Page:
Hyperoxia impairs pro-angiogenic RNA production in preterm endothelial colony-forming cells
AuthorAhern, Megan A.
Black, Claudine P.
Seedorf, Gregory J.
Baker, Christopher D.
Shepherd, Douglas P.
AffiliationUniv Arizona, Dept Physiol
endothelial colony-forming cells
endothelial cell biology
MetadataShow full item record
PublisherAMER INST MATHEMATICAL SCIENCES-AIMS
CitationMegan A. Ahern, Claudine P. Black, Gregory J. Seedorf, Christopher D. Baker, Douglas P. Shepherd. Hyperoxia impairs pro-angiogenic RNA production in preterm endothelial colony-forming cells[J]. AIMS Biophysics, 2017, 4(2): 284-297.
Rights© 2017 Douglas P. Shepherd, et al., licensee AIMS Press. This is an open access article distributed under the terms of the Creative Commons Attribution License.
Collection InformationThis item from the UA Faculty Publications collection is made available by the University of Arizona with support from the University of Arizona Libraries. If you have questions, please contact us at firstname.lastname@example.org.
AbstractDisruptions in the response of endothelial progenitor cells to changes in oxygen environment may present a possible mechanism behind multiple pediatric pulmonary disease models, such as bronchopulmonary dysplasia. Using high-throughput fixed single-cell protein and RNA imaging, we have created "stop-motion" movies of Thymosin. 4 (T beta 4) and Hypoxia Inducible Factor 1 alpha (HIF-1 alpha) protein expression and vascular endothelial growth factor (vegf) and endothelial nitric oxide synthase (eNOS) mRNA in human umbilical cord-derived endothelial colony-forming cells (ECFC). ECFC were grown in vitro under both room air and hyperoxia (50% O-2). We find elevated basal T beta 4 protein expression in ECFC derived from prematurely born infants versus full term infants. T beta 4 is a potent growth hormone that additionally acts as an actin sequestration protein and regulates the stability of HIF-1 alpha. This basal level increase of T beta 4 is associated with lower HIF1 alpha nuclear localization in preterm versus term ECFC upon exposure to hyperoxia. We find altered expression in the pro-angiogenic genes vegf and eNOS, two genes that HIF-1 alpha acts as a transcription factor for. This provides a potential link between a developmentally regulated protein and previously observed impaired function of preterm ECFC in response to hyperoxia.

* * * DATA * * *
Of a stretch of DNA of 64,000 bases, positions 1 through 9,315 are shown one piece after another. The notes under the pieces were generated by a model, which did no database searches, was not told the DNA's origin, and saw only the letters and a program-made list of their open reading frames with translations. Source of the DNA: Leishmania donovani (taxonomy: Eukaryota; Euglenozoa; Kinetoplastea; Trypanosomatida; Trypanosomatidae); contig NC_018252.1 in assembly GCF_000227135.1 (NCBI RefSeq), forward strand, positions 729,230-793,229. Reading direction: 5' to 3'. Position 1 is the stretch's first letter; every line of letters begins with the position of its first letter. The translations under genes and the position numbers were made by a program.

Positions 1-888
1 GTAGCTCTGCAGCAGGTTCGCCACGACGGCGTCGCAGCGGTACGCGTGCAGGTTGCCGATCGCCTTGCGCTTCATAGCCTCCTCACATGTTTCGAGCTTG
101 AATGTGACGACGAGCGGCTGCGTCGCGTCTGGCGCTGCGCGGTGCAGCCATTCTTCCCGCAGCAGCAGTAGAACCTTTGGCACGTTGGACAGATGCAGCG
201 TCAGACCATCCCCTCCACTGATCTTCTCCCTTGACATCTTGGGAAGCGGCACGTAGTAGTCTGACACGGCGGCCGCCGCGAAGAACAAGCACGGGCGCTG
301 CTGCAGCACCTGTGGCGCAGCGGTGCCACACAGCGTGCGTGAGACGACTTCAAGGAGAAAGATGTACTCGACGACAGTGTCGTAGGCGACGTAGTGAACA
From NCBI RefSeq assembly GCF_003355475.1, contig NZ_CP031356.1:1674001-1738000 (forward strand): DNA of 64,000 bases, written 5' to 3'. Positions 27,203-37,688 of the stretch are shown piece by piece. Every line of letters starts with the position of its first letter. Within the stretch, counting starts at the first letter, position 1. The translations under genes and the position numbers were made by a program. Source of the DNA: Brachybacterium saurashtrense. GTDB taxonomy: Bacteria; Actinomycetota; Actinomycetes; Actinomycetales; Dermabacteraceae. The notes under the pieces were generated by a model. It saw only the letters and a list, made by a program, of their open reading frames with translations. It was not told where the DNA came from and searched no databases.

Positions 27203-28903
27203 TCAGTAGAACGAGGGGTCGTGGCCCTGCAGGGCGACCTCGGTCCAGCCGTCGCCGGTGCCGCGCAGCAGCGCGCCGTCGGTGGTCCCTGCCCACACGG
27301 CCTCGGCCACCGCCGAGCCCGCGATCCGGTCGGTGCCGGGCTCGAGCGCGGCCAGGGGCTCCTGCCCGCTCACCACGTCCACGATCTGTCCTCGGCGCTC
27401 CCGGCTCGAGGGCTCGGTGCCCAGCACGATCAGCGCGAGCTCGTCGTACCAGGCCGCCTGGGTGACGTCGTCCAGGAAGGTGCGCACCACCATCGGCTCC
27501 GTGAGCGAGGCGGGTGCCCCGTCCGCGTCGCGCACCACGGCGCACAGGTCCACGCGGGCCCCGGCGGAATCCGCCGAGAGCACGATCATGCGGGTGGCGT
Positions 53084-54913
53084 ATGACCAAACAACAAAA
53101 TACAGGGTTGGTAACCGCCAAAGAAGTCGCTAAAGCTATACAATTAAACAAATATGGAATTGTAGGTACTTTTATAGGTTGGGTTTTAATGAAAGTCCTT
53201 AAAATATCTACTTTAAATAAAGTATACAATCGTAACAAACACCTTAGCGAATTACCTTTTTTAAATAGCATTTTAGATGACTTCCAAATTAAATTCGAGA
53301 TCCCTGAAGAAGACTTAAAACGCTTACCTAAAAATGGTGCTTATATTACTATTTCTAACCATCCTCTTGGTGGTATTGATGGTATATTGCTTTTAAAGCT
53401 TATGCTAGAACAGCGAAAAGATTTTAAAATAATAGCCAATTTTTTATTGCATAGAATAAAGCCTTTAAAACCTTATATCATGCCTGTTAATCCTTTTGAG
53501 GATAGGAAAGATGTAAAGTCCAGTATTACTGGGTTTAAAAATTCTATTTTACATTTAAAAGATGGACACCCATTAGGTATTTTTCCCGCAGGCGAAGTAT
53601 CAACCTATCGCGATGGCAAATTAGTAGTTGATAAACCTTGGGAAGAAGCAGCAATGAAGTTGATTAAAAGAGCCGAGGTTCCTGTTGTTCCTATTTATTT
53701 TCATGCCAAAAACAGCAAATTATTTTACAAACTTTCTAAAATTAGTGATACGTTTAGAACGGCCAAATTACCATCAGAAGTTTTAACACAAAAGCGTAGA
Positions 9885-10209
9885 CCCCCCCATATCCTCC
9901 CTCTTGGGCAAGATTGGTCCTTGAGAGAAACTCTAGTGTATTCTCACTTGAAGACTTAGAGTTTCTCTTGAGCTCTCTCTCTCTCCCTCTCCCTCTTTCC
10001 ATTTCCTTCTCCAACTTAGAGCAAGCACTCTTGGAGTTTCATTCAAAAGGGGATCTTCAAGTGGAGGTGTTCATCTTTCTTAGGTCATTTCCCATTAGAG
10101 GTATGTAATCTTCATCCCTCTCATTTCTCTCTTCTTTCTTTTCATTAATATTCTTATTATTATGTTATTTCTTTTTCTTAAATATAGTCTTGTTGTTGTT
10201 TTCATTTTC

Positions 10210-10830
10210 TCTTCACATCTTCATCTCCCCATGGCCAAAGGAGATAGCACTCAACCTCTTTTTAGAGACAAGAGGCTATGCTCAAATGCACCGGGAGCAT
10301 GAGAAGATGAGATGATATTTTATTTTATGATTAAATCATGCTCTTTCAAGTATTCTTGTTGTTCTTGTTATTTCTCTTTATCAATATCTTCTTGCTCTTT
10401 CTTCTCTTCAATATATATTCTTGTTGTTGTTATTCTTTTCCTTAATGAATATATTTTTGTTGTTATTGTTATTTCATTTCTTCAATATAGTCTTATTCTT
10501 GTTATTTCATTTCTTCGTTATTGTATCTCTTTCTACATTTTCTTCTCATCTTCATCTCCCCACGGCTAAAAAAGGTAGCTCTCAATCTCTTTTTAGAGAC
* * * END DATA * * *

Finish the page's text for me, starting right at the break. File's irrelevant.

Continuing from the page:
NoteOpen Access Journal
VersionFinal published version
SponsorsUniversity of Colorado Denver College of Liberal Arts and Sciences; National Institute of Health [NHLBI HL68702]; National Institutes of Health [K23 HL121090-01A1]
Except where otherwise noted, this item's license is described as © 2017 Douglas P. Shepherd, et al., licensee AIMS Press. This is an open access article distributed under the terms of the Creative Commons Attribution License.